Sotnikova pulls off stunner, gives Russia first gold in women’s figure skating
February 20, 2014 10:31PM
Adelina Sotnikova of Russia celebrates winning the women's free skate figure skating finals following the flower ceremony at the Iceberg Skating Palace during the 2014 Winter Olympics, Thursday, Feb. 20, 2014, in Sochi, Russia. (AP Photo/Ivan Sekretarev)
Updated: February 21, 2014 2:34AM
Bursting from the shadow of her adored teammate, Adelina Sotnikova gave Russia its first gold medal in women’s Olympic figure skating.
While much-heralded Julia Lipnitskaia stumbled, Sotnikova soared. When she won the free skate Thursday at the Sochi Games, she denied South Korea’s Yuna Kim from defending her title and confirmed Russian command of the sport once more.
“This is the happiest day in my life,” Sotnikova, 17, said. “I simply stepped on the ice today and realized how much I like what I’m doing and skated really good.”
The Russians have won three figure skating gold medals at these Olympics: team, pairs and women’s. Only this latest one was a surprise. A huge surprise.
Sotnikova, two years older than Lipnitskaia but far less accomplished, was considered a long shot against skaters such as Kim, who announced her retirement after the free skate; Italy’s Carolina Kostner, who took bronze; and even Americans Gracie Gold and Ashley Wagner.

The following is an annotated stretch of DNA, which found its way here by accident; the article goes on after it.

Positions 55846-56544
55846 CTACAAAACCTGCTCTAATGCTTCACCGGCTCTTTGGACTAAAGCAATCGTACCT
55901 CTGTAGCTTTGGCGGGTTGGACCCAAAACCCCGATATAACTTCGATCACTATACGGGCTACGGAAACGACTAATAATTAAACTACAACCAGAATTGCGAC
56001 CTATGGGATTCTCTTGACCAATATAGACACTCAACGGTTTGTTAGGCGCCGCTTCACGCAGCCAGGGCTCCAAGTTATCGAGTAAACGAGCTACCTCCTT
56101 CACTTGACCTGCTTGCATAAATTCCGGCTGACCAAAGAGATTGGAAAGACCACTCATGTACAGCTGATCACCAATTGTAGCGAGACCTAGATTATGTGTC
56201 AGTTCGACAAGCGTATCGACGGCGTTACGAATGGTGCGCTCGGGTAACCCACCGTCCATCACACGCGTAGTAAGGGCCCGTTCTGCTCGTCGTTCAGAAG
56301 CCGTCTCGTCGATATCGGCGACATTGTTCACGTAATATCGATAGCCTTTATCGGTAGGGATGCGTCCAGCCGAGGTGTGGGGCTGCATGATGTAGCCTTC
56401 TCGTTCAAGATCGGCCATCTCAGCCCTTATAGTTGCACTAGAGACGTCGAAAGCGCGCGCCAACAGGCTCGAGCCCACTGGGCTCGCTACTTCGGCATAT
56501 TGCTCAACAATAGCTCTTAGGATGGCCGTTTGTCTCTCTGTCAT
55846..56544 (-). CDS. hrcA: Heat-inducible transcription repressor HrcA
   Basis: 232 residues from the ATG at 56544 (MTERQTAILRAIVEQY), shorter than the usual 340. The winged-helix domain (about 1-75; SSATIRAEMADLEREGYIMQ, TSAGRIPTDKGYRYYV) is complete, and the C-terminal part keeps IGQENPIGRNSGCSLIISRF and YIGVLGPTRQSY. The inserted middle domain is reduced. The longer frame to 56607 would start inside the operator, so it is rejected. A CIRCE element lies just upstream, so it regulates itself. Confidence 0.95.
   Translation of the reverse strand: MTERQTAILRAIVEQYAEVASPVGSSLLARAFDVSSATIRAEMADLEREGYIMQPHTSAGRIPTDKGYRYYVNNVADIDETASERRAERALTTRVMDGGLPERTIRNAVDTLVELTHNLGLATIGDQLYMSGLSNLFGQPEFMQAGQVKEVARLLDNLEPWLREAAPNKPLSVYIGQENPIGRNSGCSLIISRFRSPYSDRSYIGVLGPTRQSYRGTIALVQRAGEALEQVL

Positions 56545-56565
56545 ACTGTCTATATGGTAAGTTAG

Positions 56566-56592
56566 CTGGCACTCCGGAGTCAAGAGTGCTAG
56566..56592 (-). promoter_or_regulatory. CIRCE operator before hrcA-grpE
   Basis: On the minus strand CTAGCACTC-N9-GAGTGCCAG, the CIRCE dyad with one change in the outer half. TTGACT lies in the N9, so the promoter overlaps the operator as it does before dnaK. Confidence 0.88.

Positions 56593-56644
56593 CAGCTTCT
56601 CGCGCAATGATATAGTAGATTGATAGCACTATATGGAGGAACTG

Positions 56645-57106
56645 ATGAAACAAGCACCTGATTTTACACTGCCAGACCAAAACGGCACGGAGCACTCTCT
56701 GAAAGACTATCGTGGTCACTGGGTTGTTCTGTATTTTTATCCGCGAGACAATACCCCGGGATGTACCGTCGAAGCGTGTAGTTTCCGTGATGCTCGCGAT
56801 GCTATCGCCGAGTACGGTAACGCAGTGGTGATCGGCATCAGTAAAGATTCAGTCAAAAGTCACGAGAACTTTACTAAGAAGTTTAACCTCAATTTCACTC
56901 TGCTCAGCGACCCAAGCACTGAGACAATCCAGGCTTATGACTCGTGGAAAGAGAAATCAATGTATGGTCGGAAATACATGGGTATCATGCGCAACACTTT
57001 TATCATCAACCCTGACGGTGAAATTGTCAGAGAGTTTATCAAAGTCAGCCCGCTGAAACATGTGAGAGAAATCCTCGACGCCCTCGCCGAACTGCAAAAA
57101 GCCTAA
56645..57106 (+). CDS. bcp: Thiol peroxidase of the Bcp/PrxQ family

But Sotnikova, seemingly far more relaxed than nearly every other competitor, won it all. Lipnitskaia was fifth. Gold finished fourth, Wagner seventh and 15-year-old American Polina Edmunds ninth.
Sotnikova trailed Kim by just .28 going into Thursday, and she overcame that by winning the free skate 149.99 to Kim’s 144.19. The final totals were 224.59 for Sotnikova, 219.11 for Kim and 216.73 for Kostner. Kim had one less triple jump than Sotnikova, and her artistry couldn’t make up the difference.
Bowman golden in pipe’s debut
Her braid whipping in the chilly mountain air, Maddie Bowman of the U.S. soared to the first gold medal in women’s Olympic halfpipe skiing, edging Marie Martinod of France in the final on a night the sport paid tribute to late Canadian freestyle skiing icon Sarah Burke.
“Sarah has inspired us on snow or off snow,” Bowman said. “She would have been very proud of how all the girls rode tonight.”
A 20-year-old from South Lake Tahoe, Calif., Bowman was third in qualifying but found a rhythm in the medal round after overcoming some jitters that she joked made her want to “barf.” Stringing along a dizzying series of spins and grabs, Bowman performed the two highest-scoring runs of the night.